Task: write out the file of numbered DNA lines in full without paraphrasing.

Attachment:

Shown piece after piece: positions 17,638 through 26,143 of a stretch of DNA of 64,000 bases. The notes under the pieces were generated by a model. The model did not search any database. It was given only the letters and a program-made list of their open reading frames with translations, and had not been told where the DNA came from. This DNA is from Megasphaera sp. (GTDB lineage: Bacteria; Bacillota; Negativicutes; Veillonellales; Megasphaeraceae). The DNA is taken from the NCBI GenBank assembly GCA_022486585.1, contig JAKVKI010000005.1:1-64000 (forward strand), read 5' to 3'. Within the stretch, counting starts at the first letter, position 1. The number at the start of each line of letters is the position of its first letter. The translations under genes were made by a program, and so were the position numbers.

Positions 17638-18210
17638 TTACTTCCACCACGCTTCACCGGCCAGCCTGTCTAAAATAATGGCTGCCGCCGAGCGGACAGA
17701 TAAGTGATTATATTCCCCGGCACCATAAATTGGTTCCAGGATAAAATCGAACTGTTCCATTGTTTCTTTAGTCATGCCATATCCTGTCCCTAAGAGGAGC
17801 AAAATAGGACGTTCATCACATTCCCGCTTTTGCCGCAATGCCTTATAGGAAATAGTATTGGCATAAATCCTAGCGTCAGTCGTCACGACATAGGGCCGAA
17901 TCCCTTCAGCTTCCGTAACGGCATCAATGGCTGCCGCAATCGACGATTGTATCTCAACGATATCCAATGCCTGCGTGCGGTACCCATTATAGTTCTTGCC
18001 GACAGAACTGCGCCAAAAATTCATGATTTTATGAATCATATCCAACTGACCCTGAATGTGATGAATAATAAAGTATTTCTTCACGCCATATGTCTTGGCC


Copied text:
Shown piece after piece: positions 17,638 through 26,143 of a stretch of DNA of 64,000 bases. The notes under the pieces were generated by a model. The model did not search any database. It was given only the letters and a program-made list of their open reading frames with translations, and had not been told where the DNA came from. This DNA is from Megasphaera sp. (GTDB lineage: Bacteria; Bacillota; Negativicutes; Veillonellales; Megasphaeraceae). The DNA is taken from the NCBI GenBank assembly GCA_022486585.1, contig JAKVKI010000005.1:1-64000 (forward strand), read 5' to 3'. Within the stretch, counting starts at the first letter, position 1. The number at the start of each line of letters is the position of its first letter. The translations under genes were made by a program, and so were the position numbers.

Positions 17638-18210
17638 TTACTTCCACCACGCTTCACCGGCCAGCCTGTCTAAAATAATGGCTGCCGCCGAGCGGACAGA
17701 TAAGTGATTATATTCCCCGGCACCATAAATTGGTTCCAGGATAAAATCGAACTGTTCCATTGTTTCTTTAGTCATGCCATATCCTGTCCCTAAGAGGAGC
17801 AAAATAGGACGTTCATCACATTCCCGCTTTTGCCGCAATGCCTTATAGGAAATAGTATTGGCATAAATCCTAGCGTCAGTCGTCACGACATAGGGCCGAA
17901 TCCCTTCAGCTTCCGTAACGGCATCAATGGCTGCCGCAATCGACGATTGTATCTCAACGATATCCAATGCCTGCGTGCGGTACCCATTATAGTTCTTGCC
18001 GACAGAACTGCGCCAAAAATTCATGATTTTATGAATCATATCCAACTGACCCTGAATGTGATGAATAATAAAGTATTTCTTCACGCCATATGTCTTGGCC